She wakes up a minority, among all beings even though she is the majority in the game of gender numbers. Her arms are sore from working like a mule, her legs ache from miles walked to cater to the needs of her family. She is looked to from all directions for answers to questions that deal with catering to others, “Mamma where is the food, Mamma where are my shoes” and my favorite, the overbearing voice of some men “WOMAN come here, service me!”… She wakes up not thinking of herself, she wakes up a servant in her bed, home, community and continent, somewhere in Africa there is a woman whose reality fits this profile, her name is Adama, Amina, Sirri, Zinzi…
Somewhere in Africa the woman sings her sweet sorrowful song. She has been violated again in the worst possible way, there were two of them this time. It is believed that having sex with a virgin will cure HIV, so they took turns at her with no remorse, they slapped her into submission and the other one covered her mouth, blocking her nose in the process. Although she kicked with her legs, her silent protest went unheard. She felt her insides rip and the life’s blood trickled down her aching feet. They transferred what they had unto her, and took her innocence away. They left her for dead as she prayed with her last breath for an angel to ease her pain. As her tears flow down her face, her sweet song fades away, she might not make it.
Down by the river a young girl plays with her friends, she is twelve years old, giggling in all her childish glory, hopscotch here we go, it’s time to play and laugh like a kid. But somewhere in the bushes hides the hunter, the pervert, the macho majority as he lusts for her young skin. He smiles for he knows, it is his legal right to claim her for a wife. The laws are in his favor, he watched her from the time she was born, he was already fifty years old! From fatherly pats on the head to lustful grin in his eyes, he will arrange the marriage and violate this young soul. Oh I weep for her, I cannot save her, I run and run but like in a dream the road disappears. She will be married by dawn, another African woman violated and the law said nothing!
Oh she cries and cries, and can cry no more. Her husband slapped and hit and boxed her like gym equipment. She had served his food at the wrong temperature again! She forgot his favorite calabash, the one he washes his hands in before he eats the food she toiled all morning to cook. That mishap, now her face displaced, dislocated jaw bone but not the only bone displaced. The neighbors hear her screams but they move on, her fellow woman just got her own beating a few hours earlier, she can’t help, the other one knows it’s just a matter of time. The law courts say the man can do whatever he wants with his property, she is his property. African woman valued less than a child, even livestock is catered for better than her.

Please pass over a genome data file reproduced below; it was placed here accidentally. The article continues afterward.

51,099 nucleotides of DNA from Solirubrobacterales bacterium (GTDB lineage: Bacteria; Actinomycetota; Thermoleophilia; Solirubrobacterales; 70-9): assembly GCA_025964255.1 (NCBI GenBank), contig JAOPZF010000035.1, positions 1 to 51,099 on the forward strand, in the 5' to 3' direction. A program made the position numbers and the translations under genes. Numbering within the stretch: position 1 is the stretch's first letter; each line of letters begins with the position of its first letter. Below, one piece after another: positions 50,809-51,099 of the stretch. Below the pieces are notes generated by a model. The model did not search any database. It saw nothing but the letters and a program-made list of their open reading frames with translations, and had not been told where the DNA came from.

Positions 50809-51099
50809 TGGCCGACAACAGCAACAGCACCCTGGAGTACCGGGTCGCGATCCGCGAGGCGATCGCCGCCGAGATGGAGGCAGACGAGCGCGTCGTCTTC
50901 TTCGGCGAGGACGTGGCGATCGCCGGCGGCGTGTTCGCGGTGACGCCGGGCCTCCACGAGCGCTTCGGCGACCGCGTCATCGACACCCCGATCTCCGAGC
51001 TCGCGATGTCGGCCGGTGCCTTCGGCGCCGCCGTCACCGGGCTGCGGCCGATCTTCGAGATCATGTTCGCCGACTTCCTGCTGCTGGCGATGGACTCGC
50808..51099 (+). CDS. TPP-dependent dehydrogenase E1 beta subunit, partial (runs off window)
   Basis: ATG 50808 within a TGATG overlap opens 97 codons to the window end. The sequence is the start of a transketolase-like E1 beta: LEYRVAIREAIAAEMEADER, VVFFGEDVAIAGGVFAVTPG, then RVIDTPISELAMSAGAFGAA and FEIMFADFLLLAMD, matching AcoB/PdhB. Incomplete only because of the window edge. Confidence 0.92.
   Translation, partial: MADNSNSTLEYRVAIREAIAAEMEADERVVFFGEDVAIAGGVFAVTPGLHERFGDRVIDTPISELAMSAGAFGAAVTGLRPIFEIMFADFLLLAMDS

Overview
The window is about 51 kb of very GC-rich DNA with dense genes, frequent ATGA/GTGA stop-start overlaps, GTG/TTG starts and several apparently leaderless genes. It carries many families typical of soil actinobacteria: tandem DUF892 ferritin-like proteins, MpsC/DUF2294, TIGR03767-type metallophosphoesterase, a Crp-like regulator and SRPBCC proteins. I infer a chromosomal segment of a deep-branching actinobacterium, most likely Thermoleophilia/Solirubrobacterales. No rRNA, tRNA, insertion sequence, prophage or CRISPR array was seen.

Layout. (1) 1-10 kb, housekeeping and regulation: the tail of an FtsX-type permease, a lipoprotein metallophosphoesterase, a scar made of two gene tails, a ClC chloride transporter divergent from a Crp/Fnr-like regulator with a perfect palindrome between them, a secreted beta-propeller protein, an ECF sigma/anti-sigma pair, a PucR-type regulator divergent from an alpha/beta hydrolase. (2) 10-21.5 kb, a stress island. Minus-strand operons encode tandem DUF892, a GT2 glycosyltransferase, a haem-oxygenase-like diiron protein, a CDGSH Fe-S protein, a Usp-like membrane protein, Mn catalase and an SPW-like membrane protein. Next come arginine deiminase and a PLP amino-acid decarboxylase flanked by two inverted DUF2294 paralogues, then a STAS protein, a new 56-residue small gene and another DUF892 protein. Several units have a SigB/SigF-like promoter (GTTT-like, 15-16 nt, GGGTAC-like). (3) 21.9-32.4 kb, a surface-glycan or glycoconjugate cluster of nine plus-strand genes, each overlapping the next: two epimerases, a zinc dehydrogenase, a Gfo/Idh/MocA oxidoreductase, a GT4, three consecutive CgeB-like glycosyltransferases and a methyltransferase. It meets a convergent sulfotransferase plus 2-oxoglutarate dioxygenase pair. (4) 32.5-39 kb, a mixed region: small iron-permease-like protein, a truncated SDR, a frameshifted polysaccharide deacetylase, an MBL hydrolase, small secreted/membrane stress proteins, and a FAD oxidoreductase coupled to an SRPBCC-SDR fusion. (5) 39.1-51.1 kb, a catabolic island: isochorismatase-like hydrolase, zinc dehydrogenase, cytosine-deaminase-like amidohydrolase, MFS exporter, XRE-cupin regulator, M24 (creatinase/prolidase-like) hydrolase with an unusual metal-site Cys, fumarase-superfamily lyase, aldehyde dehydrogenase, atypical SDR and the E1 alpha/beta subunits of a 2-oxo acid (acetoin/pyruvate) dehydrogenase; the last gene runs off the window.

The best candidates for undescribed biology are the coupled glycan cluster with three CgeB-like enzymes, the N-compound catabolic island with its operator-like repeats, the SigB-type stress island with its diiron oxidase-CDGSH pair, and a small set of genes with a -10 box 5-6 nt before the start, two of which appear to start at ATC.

Abroad there’s an African woman, whose soul is dead but her body still functions. She wears clean clothes, has a great job, her make-up is fabulous. She brings home the bacon, makes the bacon and feeds her family. She rises before dawn, cleans like a maniac, shows up to work where she is manager, but back home he is a savage. Friday pay-day she collects her check, straight into his account it goes. She asks for pocket-money in her meek voice, as she calls him Baba, my Husband. He hands her breadcrumbs as he wakes up from his lazy slumber on his way to see his mistress. If she is lucky he will return home to watch the kids while she goes off to work again. One day she got tired, she told her colleague her pain, her colleague fellow African woman, surely she will understand? No. Her friend told her African husband, who told his friend and when she came back home that night, she was dead meat. I read in the paper a woman had been found burnt in Texas, husband on the run. In related news, another story of a woman from West Africa chopped up by her husband for disobedience!
Oh African woman, gender majority, social minority. It doesn’t matter what social strata you belong, you have to fight for your rights as an equal human being, born of the same womb, same labor pains your mother endured. Your shoulders are broad, the burdens you carry. You have to be emotionally strong like Goliath, lower pay at work, fight stereotypes, fight for your voice, and still be a sister, mother, wife, daughter, and lover. Somehow you are expected to be the servant and yet act like you are grateful for the role. When does the fight end, where do we start, or how do we finish. They poke your privacy in public searching for your virginity, and when they find it they crush it. How about some respect for starters? Love her like you love yourself, fight for her like you would for yourself! African brother, time to rise up for your sister, your wife, your woman, your mother, your child!
(photos by digital-art-gallery.com, lurkerfaq.com, madamenoir.com, gistmania.com and MAH MEKOLLE PICS)